An Essay By Bjørn Lomborg
The worst fears of many delegates to the Copenhagen climate negotiations have already come true: It has become clear that the official attempt to replace the Kyoto Protocol will fail to produce a concrete plan to reduce carbon emissions.
Frustrated environmental campaigners are already preparing to unfurl their protest banners, and politicians are scrambling for a face-saving way to declare the summit a success. Neither demonstrations nor a meaningless political agreement, however, will amount to a victory over global warming.
A successful outcome could still be salvaged from this meeting's failure, but only if decisionmakers acknowledge the reasons why agreement on drastic, short-term carbon cuts has proven elusive, and start to consider smarter options.
Over the past decade, a fierce argument has been waged between those who deny global warming's existence, and those who are deeply alarmed about its onset. The rhetoric from both sides has, at times, been overblown. Global warming is real and it is caused by humanity. That much has long been clear. But it is just as obvious that we have failed to embrace the policies that would best deal with this challenge.
It is often claimed that we could easily stop warming through carbon emission reductions, if only politicians had the willpower. In fact, political willpower is the least of our worries. This policy approach -- which we have followed for nearly 20 years -- is critically flawed. It is flawed economically, because short-term carbon taxes will cost a fortune and do little. It is flawed politically, because negotiations to reduce CO2 emissions will become ever more fraught and divisive for the actors in Europe, America and Asia. And it is flawed technologically, because it will not ensure that alternative energy is ready to end our reliance on carbon.
The first of these challenges is clear when we examine the plan by major industrialized nations -- the G-8 -- to use carbon emission cuts to limit global warming to no more than 2 degrees Celsius above pre-industrial levels. This would be the most costly public policy ever enacted. In a paper for the Copenhagen Consensus Center, prominent climate economist Professor Richard Tol -- who has been a contributing, lead, principal and convening author for the Intergovernmental Panel on Climate Change's working groups -- showed that achieving the target would require a high, global CO2 tax starting at around 45 per ton.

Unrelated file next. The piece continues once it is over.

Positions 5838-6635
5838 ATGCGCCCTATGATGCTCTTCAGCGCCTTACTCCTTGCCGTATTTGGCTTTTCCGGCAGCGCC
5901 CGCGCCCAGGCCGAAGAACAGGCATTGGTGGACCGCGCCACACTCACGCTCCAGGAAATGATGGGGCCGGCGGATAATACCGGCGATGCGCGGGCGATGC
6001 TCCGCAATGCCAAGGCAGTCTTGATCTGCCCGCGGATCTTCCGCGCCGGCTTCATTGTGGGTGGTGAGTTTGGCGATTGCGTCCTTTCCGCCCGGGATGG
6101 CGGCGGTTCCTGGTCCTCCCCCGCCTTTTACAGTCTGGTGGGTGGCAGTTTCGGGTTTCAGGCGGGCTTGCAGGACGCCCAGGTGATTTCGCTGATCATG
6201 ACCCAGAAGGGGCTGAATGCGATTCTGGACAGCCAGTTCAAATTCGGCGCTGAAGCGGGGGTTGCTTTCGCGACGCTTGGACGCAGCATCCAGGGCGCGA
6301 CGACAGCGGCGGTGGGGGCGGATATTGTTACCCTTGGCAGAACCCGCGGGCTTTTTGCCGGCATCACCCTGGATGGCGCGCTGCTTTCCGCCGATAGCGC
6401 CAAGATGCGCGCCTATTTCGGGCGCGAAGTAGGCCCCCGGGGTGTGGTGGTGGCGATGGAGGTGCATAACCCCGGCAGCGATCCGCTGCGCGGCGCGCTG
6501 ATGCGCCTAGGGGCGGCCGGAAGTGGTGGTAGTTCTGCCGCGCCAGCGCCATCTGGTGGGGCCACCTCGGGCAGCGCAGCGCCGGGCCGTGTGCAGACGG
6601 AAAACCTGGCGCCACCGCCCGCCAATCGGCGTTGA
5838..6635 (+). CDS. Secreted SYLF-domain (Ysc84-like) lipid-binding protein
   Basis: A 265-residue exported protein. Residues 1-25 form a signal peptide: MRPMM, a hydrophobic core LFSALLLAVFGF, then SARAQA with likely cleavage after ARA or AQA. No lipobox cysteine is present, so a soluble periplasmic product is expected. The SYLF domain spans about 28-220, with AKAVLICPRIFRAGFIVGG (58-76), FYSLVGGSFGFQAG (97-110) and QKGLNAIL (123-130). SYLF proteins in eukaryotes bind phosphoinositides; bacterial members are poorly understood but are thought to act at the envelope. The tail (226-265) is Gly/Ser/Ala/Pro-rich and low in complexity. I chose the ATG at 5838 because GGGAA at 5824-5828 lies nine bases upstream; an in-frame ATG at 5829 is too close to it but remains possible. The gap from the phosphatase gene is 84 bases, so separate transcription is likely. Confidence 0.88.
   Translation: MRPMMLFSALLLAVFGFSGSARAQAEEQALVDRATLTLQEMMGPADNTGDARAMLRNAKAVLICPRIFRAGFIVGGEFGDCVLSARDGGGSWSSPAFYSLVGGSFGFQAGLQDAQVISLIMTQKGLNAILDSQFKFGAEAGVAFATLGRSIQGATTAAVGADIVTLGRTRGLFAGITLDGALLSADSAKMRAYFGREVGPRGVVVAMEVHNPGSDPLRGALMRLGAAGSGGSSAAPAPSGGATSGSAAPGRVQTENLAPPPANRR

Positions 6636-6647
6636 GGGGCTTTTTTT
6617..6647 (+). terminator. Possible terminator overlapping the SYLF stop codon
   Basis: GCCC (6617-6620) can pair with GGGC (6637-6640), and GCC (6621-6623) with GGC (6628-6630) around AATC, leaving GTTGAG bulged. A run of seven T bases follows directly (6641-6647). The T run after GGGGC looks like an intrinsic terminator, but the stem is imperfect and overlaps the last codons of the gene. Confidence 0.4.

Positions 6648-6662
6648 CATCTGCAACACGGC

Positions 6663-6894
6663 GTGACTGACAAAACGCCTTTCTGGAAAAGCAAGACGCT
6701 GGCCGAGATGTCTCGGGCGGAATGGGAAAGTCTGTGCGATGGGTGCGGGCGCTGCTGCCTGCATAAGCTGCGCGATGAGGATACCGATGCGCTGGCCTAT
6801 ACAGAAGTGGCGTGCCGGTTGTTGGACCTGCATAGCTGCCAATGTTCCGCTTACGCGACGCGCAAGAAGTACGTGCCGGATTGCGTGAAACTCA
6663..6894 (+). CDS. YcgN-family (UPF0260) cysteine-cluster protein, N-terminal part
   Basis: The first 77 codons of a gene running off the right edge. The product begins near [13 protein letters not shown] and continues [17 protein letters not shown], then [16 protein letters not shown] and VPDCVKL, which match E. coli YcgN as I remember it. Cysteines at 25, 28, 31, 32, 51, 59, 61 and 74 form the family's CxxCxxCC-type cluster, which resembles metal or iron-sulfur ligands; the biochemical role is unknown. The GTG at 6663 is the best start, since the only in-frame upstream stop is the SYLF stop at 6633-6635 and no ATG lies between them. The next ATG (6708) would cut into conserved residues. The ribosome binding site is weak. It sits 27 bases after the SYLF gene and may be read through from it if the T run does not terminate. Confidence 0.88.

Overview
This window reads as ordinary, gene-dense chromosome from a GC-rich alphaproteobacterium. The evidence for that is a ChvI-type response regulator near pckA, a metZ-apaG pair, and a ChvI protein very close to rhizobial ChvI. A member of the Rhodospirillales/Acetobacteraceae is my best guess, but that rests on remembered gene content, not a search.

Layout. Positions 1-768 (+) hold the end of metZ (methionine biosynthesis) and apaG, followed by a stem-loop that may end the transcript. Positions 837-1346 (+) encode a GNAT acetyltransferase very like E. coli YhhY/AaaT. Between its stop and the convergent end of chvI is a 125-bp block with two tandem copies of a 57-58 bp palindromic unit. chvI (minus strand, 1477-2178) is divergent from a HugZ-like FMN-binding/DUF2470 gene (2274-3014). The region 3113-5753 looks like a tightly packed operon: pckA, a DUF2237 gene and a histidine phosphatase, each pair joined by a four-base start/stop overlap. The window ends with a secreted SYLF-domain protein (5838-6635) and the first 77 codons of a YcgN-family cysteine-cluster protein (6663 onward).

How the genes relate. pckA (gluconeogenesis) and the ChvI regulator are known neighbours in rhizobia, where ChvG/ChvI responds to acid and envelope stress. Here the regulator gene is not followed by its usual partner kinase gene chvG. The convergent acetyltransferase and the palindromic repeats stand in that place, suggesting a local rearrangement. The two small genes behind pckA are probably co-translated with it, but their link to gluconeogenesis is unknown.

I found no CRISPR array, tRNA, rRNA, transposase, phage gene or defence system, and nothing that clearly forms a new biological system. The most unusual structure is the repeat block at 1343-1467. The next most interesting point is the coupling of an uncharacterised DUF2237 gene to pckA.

CO2 Emissions Cuts Will Cost More than Climate Change Itself
Based on conventional estimates, this ambitious program would avert much of the damage of global warming, expected to be worth somewhere around 2 trillion a year by 2100. However, Tol concludes that a tax at this level could reduce world GDP by a staggering 12.9% in 2100 -- the equivalent of 27 trillion a year.
Tol's figures are based on projections from all of the major economic models of the Stanford Energy Modeling Forum. Around half of the models actually found it impossible to achieve the target of keeping temperature rises lower than 2 degrees Celsius with carbon cuts; the 27 trillion price-tag comes from those models that could do so.